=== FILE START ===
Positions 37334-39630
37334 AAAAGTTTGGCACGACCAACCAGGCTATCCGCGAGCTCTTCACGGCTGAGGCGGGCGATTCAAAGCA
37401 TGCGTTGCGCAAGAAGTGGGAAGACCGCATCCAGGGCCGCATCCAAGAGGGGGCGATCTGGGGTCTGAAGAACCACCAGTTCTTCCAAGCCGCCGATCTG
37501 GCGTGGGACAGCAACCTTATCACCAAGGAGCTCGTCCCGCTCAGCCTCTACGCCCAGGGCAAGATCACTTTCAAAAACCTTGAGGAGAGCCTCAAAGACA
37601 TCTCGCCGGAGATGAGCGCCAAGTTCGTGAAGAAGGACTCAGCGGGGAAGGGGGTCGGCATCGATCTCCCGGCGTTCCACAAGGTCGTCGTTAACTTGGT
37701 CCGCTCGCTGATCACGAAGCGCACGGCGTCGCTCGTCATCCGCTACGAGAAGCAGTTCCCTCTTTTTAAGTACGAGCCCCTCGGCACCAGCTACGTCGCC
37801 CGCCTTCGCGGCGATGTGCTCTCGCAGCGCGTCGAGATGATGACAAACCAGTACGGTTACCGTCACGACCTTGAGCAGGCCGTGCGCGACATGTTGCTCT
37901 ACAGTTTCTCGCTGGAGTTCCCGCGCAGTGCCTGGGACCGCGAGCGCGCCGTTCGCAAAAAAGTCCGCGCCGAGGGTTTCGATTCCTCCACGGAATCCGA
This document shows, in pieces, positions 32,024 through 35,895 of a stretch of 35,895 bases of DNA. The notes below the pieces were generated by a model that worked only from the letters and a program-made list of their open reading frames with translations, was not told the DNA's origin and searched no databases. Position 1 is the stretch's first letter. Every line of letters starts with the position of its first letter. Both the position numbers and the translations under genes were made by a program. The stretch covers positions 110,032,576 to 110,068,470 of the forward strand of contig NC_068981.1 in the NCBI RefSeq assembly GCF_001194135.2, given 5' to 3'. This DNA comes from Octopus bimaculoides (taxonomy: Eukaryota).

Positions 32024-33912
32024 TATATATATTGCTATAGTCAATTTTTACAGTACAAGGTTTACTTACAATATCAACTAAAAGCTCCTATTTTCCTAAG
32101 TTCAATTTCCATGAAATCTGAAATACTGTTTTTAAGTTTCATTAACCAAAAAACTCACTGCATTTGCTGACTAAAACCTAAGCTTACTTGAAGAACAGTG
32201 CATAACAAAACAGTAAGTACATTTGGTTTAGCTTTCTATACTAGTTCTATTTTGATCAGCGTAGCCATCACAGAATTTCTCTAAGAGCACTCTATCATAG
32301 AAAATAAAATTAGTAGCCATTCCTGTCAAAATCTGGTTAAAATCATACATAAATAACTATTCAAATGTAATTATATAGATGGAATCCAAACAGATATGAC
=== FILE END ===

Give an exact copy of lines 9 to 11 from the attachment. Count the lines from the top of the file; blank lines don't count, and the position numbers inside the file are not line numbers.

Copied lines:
This document shows, in pieces, positions 32,024 through 35,895 of a stretch of 35,895 bases of DNA. The notes below the pieces were generated by a model that worked only from the letters and a program-made list of their open reading frames with translations, was not told the DNA's origin and searched no databases. Position 1 is the stretch's first letter. Every line of letters starts with the position of its first letter. Both the position numbers and the translations under genes were made by a program. The stretch covers positions 110,032,576 to 110,068,470 of the forward strand of contig NC_068981.1 in the NCBI RefSeq assembly GCF_001194135.2, given 5' to 3'. This DNA comes from Octopus bimaculoides (taxonomy: Eukaryota).

Positions 32024-33912
32024 TATATATATTGCTATAGTCAATTTTTACAGTACAAGGTTTACTTACAATATCAACTAAAAGCTCCTATTTTCCTAAG